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A Little Bit of Seduction for Spyware!
by Steve Gibson, Gibson Research Corporation
Introducing the Internet Spyware Analyzer
Sometimes a bit of seduction is required to convince a spy to come in from the cold. A bit of sweet talking is usually required to convince it to reveal all of its secrets. Our Internet Spyware Analyzer simulates trans-Internet dialogs to make any spyware under analysis believe that it has successfully "phoned home" when, in fact, it is talking to us . . .

The image above depicts the beginning of a typical spyware dialog. This screen shot was taken from our research into the operation and capabilities of the Aureate/Radiate software.

You can see the Internet Spyware Analyzer system starting up, followed by its preparation to simulate the interactive command and reply sequences of a standard Aureate/Radiate Internet server.

After accepting and acknowledging a connection on the default Aureate server port 1975, the Aureate ADVERT.DLL component, mistakenly believing that is has contacted one of Aureate's Internet servers, sends a series of four bytes of data identifying its major and minor version and its build number. In the case of the ADVERT.DLL component we studied, and as shown above, it was version 2.01 (build 3).

After identifying its version number, the ADVERT.DLL idles while awaiting remote commands. This Spyware Analyzer allowed us to "talk to" the ADVERT.DLL for the purpose of exploring and verifying the command structure and operation which we had determined from a static examination of the code.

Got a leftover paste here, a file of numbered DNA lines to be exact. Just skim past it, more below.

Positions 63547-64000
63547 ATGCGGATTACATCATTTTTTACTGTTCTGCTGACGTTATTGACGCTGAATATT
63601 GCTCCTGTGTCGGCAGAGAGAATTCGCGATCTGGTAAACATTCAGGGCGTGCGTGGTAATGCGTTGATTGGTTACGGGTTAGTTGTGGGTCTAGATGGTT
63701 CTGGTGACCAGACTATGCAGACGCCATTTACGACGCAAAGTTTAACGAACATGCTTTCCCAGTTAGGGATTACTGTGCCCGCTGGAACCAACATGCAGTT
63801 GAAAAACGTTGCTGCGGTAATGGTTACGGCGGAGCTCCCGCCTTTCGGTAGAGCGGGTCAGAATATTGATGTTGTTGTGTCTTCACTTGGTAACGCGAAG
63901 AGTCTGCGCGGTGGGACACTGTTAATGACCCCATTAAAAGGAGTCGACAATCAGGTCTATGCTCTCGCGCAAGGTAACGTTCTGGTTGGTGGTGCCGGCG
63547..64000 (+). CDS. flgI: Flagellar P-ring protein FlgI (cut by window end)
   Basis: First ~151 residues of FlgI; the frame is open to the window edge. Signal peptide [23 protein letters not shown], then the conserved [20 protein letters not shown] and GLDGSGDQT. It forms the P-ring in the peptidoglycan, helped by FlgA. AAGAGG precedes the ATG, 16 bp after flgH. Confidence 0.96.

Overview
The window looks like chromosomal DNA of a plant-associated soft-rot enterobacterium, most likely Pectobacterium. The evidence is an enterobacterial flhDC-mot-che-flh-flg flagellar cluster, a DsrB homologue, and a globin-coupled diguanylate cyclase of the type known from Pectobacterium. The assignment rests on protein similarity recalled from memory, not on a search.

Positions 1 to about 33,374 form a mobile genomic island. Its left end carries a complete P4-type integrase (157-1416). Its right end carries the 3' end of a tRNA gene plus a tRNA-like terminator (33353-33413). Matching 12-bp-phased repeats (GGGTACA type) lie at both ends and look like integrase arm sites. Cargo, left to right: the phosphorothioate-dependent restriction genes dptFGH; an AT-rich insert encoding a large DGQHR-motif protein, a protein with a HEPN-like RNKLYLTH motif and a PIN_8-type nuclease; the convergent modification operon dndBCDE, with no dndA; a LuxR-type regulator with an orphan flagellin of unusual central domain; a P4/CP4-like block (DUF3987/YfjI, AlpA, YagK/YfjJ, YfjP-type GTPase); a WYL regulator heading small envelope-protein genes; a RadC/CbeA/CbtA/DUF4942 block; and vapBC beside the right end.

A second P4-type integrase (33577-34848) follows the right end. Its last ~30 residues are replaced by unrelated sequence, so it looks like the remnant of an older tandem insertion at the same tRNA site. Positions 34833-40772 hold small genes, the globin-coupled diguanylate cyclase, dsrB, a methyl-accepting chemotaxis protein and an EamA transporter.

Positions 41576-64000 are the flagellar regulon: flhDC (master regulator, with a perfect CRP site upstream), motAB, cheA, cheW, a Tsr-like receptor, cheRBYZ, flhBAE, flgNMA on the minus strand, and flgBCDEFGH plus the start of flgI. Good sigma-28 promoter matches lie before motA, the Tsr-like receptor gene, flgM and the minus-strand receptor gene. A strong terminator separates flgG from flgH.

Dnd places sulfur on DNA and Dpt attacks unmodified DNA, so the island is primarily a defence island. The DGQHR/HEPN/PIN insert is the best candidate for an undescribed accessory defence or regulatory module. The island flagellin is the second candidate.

Our plans for the Internet Spyware Analyzer

Despite its rather innocent appearance, the Internet Spyware Analyzer is a full, high capacity, high performance, multithreaded, asynchronous I/O, Internet server capable of simultaneously servicing the needs of any number of Spyware agents. (And, of course, I wrote it in assembly language so it's super small and super fast!)

I built it at the beginning of my research into the Aureate system in anticipation of being asked to produce proof of whatever malicious behavior I uncovered. It was my intention to allow members of the press and technical analysts to receive a complete demonstration of the Aureate system's malicious capabilities over the Internet. Though Aureate would be foolish to do so, if they should deny any of my findings, I can easily produce any required degree of proof in that fashion.

This Internet Spyware Analyzer is a potent tool for researching and uncovering the detailed behavior and characteristics of any Internet-communicating software under analysis, however, it has little application beyond that. Since we have no intention or desire to promote or encourage the hacking and malicious use of Internet-based systems, the Analyzer will be used as an internal analysis tool belonging to Gibson Research Corporation and will not be made available to the public.

However, the point is . . . this tool's RESULTS certainly WILL be made available under no uncertain terms. You may rest assured that we have — and can easily develop — whatever technology is required, now or in the future, to track down and nail any spyware system believed to be conducting clandestine communications across the Internet.

It is our sincere hope that present and
future users of the Internet backchannel
will appreciate the substantial benefits
of adopting and abiding by the articles
of the Code of Backchannel Conduct.

To continue, please see: Known Spyware

You are invited to browse these pages for additional information:

1  OptOut Homepage 
5  Suspected Spyware 
9  Privacy On The Net 
2  Code Of Conduct 
6  The OptOut Program 
10  GRC Privacy Forums 
3  Spyware Analyzer 
7  OptOut User's Guide 
11  Keeping Informed 
4  Known Spyware 
8  OptOut User's FAQ 
12  GRC Privacy FAQ 

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Last Edit: Oct 06, 2003 at 14:29 (7,530.69 days ago)Viewed 6 times per day